# Is there a number that is exactly 5 more than its cube?

When we multiply a number three times by itself, the resultant number is known as the cube of the original number.

## Answer: Yes, there is a number that is exactly 5 more than its cube.

We will prove that there exists a number that is exactly 5 more than its cube by using the Intermediate Value Theorem. The IVT states that if a function f is continuous on an interval [a,b] and if f(a) < 0 and f(b) > 0 (or vice-versa), then there is a third point c with a < c < b so that f(c) = 0.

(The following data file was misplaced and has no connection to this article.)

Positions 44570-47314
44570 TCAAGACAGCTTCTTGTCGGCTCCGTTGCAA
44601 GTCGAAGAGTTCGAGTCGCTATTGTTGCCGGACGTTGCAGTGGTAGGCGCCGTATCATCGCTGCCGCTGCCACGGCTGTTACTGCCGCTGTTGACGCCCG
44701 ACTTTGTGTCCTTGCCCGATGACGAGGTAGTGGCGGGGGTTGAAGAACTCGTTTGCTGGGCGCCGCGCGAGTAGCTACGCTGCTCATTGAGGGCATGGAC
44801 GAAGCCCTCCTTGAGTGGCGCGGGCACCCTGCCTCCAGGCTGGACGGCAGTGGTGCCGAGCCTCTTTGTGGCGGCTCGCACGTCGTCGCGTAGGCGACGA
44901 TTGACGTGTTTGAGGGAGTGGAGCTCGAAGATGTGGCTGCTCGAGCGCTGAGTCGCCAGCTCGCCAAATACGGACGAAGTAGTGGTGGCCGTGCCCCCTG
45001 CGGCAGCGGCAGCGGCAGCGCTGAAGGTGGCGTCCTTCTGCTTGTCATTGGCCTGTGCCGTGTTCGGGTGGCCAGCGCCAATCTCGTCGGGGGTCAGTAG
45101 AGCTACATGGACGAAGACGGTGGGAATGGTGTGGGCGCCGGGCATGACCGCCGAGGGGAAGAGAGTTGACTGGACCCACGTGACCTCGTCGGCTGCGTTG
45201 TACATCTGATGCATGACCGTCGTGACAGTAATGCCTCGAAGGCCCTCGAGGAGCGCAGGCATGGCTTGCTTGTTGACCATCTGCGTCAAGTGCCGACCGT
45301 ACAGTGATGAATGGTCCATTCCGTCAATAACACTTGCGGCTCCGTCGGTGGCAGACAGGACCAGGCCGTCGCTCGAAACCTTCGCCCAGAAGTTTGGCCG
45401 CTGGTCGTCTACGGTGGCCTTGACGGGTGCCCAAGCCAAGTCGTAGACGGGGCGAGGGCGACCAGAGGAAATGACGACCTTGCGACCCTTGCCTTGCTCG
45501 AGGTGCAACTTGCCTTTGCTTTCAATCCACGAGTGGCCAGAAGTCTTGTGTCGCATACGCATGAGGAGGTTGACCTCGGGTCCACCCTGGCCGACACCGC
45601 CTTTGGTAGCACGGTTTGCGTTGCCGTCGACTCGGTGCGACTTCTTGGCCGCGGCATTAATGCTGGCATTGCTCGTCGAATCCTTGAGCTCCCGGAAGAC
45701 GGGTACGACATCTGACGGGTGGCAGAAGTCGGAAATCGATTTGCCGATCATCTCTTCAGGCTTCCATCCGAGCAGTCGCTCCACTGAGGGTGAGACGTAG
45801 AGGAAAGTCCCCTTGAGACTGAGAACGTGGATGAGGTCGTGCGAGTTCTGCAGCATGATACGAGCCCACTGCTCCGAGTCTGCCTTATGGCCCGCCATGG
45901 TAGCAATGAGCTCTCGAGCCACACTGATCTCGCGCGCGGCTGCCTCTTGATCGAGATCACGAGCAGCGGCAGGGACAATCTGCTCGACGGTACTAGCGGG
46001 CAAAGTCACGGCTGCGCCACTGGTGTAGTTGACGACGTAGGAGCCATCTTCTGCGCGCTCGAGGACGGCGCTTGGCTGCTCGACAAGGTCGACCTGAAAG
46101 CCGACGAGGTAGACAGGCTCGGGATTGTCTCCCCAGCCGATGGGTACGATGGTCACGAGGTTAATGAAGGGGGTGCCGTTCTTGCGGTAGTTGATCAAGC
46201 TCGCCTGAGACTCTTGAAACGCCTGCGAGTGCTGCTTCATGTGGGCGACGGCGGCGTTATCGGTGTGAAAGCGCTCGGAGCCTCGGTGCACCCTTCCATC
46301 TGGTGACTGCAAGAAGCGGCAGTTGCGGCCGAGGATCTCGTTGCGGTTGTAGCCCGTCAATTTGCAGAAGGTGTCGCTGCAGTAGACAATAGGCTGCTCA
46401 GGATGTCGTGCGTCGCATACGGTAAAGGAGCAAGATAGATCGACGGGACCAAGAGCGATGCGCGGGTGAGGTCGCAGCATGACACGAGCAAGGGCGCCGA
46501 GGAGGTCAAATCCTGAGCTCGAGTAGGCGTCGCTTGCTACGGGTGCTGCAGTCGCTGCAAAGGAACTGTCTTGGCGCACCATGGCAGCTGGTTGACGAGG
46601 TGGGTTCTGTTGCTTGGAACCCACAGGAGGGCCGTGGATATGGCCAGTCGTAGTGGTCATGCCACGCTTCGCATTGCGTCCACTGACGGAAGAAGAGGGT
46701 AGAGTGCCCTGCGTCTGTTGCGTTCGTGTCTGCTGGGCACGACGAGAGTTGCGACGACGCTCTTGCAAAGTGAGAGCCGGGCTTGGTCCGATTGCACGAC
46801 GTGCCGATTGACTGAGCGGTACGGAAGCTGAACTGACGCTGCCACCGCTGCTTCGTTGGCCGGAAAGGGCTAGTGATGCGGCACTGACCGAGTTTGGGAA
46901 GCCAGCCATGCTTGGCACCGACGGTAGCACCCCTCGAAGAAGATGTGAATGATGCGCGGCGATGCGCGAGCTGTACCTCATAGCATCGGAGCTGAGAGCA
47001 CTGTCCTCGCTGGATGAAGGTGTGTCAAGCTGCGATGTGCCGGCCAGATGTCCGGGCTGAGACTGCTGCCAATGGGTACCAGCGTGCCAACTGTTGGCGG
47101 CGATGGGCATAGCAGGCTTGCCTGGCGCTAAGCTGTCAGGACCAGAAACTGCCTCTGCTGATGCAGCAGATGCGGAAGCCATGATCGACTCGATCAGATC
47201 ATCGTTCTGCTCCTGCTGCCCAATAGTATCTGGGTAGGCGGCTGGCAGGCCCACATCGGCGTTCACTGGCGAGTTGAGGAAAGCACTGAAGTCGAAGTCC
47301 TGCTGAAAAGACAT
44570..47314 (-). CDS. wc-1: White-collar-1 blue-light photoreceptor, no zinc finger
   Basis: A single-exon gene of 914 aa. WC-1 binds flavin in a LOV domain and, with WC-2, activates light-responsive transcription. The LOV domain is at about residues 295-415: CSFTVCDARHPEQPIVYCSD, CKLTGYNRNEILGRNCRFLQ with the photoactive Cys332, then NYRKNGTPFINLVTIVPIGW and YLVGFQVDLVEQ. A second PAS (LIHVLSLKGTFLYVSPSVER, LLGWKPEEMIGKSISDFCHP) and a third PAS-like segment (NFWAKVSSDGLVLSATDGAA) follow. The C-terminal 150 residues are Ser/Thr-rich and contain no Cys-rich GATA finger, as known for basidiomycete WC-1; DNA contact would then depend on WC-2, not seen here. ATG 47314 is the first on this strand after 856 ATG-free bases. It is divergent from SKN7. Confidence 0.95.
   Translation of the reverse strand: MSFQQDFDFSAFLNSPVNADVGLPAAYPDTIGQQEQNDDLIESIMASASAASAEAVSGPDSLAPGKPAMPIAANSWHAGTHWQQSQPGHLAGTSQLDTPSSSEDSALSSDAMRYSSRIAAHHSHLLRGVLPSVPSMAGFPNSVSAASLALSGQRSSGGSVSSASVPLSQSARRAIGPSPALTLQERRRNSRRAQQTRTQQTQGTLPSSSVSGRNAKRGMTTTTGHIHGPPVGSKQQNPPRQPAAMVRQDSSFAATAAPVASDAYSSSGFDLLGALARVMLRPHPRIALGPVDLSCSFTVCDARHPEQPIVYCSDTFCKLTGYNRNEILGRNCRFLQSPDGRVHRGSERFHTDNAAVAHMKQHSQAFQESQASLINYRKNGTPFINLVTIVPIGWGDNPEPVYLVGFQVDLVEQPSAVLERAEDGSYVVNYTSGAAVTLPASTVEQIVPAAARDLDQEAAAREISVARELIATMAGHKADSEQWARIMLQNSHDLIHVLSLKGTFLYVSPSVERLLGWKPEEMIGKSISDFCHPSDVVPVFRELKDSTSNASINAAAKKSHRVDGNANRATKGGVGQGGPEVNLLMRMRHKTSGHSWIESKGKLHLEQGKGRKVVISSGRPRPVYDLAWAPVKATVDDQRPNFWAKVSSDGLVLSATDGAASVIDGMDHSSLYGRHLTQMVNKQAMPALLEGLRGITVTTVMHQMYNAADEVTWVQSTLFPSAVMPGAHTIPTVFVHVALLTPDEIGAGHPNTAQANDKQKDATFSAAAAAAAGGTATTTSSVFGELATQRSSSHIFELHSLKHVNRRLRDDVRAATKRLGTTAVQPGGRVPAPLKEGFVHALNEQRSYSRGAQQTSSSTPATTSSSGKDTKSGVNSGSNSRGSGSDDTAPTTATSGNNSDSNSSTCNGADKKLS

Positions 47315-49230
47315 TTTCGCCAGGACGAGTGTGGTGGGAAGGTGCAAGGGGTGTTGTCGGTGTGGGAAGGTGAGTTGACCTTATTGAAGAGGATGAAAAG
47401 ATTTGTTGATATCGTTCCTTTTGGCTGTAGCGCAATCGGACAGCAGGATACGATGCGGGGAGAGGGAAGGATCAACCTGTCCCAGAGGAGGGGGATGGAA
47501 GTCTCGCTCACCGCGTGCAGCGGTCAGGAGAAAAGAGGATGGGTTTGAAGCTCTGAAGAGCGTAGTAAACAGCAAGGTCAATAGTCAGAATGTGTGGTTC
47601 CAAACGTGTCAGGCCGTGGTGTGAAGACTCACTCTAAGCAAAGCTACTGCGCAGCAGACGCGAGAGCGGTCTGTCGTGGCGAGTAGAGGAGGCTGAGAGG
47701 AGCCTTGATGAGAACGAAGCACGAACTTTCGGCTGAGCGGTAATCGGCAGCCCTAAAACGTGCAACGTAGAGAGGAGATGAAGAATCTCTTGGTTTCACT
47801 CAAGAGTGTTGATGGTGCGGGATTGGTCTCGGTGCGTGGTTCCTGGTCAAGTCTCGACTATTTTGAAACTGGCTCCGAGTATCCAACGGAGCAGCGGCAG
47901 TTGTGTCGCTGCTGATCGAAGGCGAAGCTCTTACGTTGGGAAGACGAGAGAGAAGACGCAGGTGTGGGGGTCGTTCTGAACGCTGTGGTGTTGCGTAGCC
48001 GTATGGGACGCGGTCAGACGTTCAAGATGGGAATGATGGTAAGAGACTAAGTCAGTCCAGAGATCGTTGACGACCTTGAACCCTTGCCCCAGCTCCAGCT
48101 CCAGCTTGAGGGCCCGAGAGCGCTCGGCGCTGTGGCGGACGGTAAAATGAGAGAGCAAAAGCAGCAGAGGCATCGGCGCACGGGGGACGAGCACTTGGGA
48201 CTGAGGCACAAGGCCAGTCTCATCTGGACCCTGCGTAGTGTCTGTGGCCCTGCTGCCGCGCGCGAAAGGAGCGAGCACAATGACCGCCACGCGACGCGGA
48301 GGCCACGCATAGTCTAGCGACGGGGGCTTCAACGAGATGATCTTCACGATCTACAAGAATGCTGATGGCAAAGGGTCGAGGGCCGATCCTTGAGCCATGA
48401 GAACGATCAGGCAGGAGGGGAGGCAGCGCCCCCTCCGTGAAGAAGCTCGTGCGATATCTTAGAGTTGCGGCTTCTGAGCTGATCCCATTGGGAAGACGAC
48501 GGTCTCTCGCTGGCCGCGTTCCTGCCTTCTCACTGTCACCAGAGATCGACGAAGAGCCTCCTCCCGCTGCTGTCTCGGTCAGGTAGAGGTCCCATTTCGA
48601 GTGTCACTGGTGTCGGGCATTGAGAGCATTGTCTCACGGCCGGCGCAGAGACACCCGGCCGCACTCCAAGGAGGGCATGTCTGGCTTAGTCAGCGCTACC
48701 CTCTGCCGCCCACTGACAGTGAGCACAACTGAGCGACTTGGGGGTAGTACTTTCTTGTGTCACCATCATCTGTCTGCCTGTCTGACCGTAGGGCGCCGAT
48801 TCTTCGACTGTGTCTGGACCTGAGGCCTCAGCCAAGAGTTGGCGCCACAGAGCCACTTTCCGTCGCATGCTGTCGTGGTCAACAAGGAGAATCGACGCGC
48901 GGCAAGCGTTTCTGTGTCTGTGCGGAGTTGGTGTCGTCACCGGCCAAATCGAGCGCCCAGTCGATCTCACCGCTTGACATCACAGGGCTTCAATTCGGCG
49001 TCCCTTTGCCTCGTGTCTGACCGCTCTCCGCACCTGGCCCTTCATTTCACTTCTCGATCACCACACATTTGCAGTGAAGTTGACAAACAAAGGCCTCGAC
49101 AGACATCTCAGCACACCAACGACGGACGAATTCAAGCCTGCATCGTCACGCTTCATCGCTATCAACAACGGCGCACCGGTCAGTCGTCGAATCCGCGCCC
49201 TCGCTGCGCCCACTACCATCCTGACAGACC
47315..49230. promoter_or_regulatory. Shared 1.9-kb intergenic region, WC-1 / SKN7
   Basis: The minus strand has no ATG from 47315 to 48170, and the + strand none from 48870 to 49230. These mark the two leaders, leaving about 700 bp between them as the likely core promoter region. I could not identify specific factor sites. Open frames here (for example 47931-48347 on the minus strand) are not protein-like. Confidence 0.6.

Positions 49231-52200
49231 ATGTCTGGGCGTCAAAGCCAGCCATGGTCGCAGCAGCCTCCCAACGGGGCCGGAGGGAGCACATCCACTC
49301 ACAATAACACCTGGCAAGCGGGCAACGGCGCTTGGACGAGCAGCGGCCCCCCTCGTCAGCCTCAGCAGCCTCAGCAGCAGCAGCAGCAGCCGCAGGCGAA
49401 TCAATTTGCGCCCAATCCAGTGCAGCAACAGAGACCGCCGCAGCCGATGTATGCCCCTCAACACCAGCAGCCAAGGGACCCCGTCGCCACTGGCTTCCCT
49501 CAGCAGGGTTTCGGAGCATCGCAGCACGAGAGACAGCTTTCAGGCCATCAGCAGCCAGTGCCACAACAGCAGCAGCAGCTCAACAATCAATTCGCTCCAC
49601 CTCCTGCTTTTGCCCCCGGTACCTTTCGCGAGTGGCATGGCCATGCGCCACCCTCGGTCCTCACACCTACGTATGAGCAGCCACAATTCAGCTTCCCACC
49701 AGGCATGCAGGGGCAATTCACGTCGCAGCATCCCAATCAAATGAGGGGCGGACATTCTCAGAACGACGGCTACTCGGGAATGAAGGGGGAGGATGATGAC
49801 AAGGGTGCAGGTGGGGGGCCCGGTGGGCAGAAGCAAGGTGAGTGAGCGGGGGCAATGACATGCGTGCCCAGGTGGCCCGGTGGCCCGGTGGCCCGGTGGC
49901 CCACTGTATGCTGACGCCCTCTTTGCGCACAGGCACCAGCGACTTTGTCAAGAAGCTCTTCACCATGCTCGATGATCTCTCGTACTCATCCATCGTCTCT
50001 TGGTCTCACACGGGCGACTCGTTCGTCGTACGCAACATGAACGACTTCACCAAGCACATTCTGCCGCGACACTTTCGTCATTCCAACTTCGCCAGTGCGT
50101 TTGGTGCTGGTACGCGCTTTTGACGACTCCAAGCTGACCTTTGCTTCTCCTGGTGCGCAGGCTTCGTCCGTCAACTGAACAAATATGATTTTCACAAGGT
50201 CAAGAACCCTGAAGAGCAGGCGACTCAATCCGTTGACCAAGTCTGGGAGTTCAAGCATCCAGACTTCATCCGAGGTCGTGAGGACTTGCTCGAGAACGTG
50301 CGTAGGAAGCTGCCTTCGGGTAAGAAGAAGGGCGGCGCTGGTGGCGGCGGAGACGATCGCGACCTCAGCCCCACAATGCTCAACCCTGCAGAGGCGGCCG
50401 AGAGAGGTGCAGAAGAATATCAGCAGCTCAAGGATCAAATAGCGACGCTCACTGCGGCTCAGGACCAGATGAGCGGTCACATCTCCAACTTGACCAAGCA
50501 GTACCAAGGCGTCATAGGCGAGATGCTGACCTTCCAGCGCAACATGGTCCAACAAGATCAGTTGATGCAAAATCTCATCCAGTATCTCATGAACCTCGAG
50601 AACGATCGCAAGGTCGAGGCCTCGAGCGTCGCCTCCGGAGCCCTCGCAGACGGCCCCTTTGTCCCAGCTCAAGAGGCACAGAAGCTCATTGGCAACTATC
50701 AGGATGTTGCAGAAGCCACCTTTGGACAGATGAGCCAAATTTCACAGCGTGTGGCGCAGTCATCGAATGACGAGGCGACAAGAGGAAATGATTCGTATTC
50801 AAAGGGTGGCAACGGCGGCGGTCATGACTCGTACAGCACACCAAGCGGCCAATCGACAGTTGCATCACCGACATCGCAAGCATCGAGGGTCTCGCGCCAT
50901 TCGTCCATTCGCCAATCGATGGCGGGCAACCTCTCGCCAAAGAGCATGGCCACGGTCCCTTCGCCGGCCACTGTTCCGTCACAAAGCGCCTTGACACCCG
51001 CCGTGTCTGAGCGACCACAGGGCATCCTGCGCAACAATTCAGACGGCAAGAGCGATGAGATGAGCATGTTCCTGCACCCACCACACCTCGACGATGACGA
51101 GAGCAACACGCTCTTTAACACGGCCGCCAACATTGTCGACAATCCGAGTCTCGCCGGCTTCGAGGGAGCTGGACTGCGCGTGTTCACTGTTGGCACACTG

## Explanation:

Let x be the number.

x = x^{3} + 5

Let function f(x) = x^{3} - x + 5

Since f(-2) = -8 + 2 + 5 = -1 < 0, f(0) = 5 > 0, and the function f(x) is continuous in the interval [-2, 0], using intermediate value theorem (IVT) there is at least one point c in (-2, 0) such that f(c) = 0.

⇒ c^{3} - c + 5 = 0

⇒ c = c^{3} + 5